‘Embarrassing’ Big Bash image panned by legends
LEGENDS and players have joined the debate over the BBL's competition length - almost two months - with the competition suffering growing pains over the past few seasons.
Having started on December 17 with a Heat v Thunder clash, the BBL season is set to end on Saturday, February 8 at the SCG.
The regular season has 56 games in 41 days, and including finals there are 61 games in 53 days.
It's a long time, and legends and players alike are feeling the pinch.
Last year it was 59 games in 60 days, while BBL06, the last year of the eight-round season, was 35 games in 39 days.
Shane Warne couldn't help but take aim at the length of the season despite being asked about the possibility of moving the final.
After starting by discussing the need for rain, Warne lamented the lack of a reserve day. Sydney is expected to be deluged by rain.
"What I was surprised by was there was no reserve day, I was a bit surprised by that with the Big Bash," he said in Fox Sports commentary during the BBL Challenger.
"After 10 weeks, the competition - I believe is too long, it's still a couple of weeks too long - I think you could probably condense it.
"I think it's one of the premium T20 competitions. I think this and the IPL are the two best T20 competitions in the world and it's one the players all want to play in. To not have a reserve day for the final seems a little bit odd for me.
"I know international players and the Australian players, everyone has to go but if you're going to make the competition so long, how can you not find a reserve day?"
Cricket Australia CEO Kevin Roberts admitted a reserve day would be considered as part of regular reviews, but the season length wasn't mentioned.
Warne added while he didn't want Cricket Australia to move the final to the MCG if the Stars won Thursday's qualifier, he would have liked to see it at Marvel Stadium, with its roof offering extra protection in case it rained.
Another issue with the long season is the crowds who have left the stadiums looking empty.
For The Eliminator in Hobart, just 11,031 fans attended at the 19,500 capacity stadium.
In ugly scenes at the MCG the following day, just 13,275 fans turned up on a Friday night to see first versus second on the ladder. The MCG has a capacity of 100,024.
Then, 15,995 went to see the Thunder upset the Adelaide Strikers at the 53,500 capacity Adelaide Oval.
The Challenger between the Stars and Thunder at the MCG started with a poor image.
Next year the BBL should finish before school goes back https://t.co/Wk3aKRvLjn— Greg Jericho (@GrogsGamut) February 6, 2020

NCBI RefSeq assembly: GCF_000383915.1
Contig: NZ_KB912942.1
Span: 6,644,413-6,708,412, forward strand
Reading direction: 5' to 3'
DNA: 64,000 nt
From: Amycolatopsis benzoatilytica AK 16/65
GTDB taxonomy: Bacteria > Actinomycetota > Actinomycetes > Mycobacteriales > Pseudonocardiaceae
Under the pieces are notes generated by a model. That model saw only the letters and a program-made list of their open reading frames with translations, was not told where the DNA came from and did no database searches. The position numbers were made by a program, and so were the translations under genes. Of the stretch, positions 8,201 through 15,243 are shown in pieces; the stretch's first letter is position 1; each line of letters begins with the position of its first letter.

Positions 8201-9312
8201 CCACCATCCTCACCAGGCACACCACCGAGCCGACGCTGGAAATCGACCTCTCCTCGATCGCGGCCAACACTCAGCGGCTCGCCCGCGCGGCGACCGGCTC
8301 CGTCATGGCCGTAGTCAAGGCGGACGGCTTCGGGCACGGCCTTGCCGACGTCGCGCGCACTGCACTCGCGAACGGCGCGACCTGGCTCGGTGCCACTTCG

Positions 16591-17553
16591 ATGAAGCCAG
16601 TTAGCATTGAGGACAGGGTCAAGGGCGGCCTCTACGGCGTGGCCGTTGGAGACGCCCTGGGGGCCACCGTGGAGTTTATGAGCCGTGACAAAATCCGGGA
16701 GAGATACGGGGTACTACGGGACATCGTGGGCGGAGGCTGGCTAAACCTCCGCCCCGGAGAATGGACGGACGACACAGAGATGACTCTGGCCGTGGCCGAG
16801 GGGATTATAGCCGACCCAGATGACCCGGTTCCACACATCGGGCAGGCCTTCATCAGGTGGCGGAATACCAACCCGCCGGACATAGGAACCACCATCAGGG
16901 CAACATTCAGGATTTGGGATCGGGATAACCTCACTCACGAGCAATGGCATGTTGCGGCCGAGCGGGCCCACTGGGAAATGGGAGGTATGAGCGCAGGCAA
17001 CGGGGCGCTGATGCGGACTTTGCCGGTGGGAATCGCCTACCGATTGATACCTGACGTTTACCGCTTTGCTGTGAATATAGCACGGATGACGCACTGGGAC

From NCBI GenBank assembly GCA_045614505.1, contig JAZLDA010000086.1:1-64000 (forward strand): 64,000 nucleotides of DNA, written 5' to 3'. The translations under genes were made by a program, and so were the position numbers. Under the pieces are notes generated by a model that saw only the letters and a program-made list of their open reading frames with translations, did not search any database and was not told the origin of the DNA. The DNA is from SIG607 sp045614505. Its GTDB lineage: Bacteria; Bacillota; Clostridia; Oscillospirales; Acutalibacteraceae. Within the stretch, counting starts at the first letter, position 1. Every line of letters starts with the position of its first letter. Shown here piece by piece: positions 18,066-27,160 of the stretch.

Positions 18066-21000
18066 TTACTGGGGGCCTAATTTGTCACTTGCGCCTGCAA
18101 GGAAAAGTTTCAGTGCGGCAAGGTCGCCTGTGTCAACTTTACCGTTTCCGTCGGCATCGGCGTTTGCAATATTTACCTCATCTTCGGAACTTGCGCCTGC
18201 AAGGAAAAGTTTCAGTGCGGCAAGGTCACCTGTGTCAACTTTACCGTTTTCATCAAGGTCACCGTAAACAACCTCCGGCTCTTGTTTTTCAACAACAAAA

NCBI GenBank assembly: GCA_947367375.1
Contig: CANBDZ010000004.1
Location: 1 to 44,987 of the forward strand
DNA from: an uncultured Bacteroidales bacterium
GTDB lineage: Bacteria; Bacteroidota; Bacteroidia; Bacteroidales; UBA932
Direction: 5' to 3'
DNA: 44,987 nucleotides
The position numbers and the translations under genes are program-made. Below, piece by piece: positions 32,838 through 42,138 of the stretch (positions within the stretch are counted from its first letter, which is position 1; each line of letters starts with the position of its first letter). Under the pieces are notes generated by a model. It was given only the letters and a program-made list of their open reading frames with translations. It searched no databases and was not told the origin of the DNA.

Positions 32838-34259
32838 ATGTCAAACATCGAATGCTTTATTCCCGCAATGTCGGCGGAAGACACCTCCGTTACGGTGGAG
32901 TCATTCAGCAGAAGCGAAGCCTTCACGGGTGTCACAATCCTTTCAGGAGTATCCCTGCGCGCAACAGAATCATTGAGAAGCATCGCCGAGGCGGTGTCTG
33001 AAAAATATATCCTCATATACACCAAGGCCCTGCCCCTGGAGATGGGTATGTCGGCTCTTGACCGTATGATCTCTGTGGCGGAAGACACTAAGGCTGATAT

It didn't get much better with the crowd coming in at 13,067 for The Challenger.
Former Australian quick Shaun Tait was furious about the look.
From a high in the 2016-17 season of 30,122, the crowds have dropped to an average of 18,754 in BBL09.
Former AFL player Mark Bickley hosts 5AA's Drive Show in Adelaide and argued the BBL had taken a misstep.
"It's a little bit like cooking the golden goose. They've scheduled more games in the last couple of years," he said in January.
"Think back to BBL 2, 3, 4 - you were flat out getting into the Adelaide Oval."
The BBL started with a seven-round competition before expanding to eight with a second derby match each season - a plan that stayed that way until BBL07, when it switched to eight games, before it expanded to 14 for BBL08.
Last year, Stars skipper Glenn Maxwell backed the length of the competition, at odds with Chris Lynn and Kevin Pietersen, who declared "Greed will finish the BBL".
Maxwell's tone has changed. "I think the length of the tournament when it was 10 games, I think we all really enjoyed that. I think it was the perfect amount," Maxwell told SEN's Whateley earlier this week.
"I just think 14 games is just a little bit much. It just makes for a very long tournament and probably goes for a touch too long.
"With school starting again it makes it a bit more difficult to keep the interest levels going until the end (of the season)."
Stars and Australian spinner Adam Zampa on Wednesday that it was a disappointing result.
"The length of it is quite long and it's disappointing to turn up to a semi-final and only have 13,000 people," he said.
"The length of the Big Bash isn't probably helping that, to be honest. Obviously kids are back at school and it's a school night. I think last game could be put a lot down to the heat that day. Hopefully we get a little bit more than 13,000 tomorrow night, but I just think with the length of the Big Bash people are preferring to watch it at home sometimes."
Aussie legend Matthew Hayden also said on Wednesday: "It does tend to lose a bit of interest when we come out of our Christmas slumber, to finish when a majority of people are still going to watch would be a good change," Hayden said.
It was reported by the Sydney Morning Herald in the OzTAM five metro figures that there had been significant drops in numbers with more than 10 per cent for Foxtel and more than five per cent for Seven, although number of fans who have shifted to sports streaming service Kayo Sports are unknown.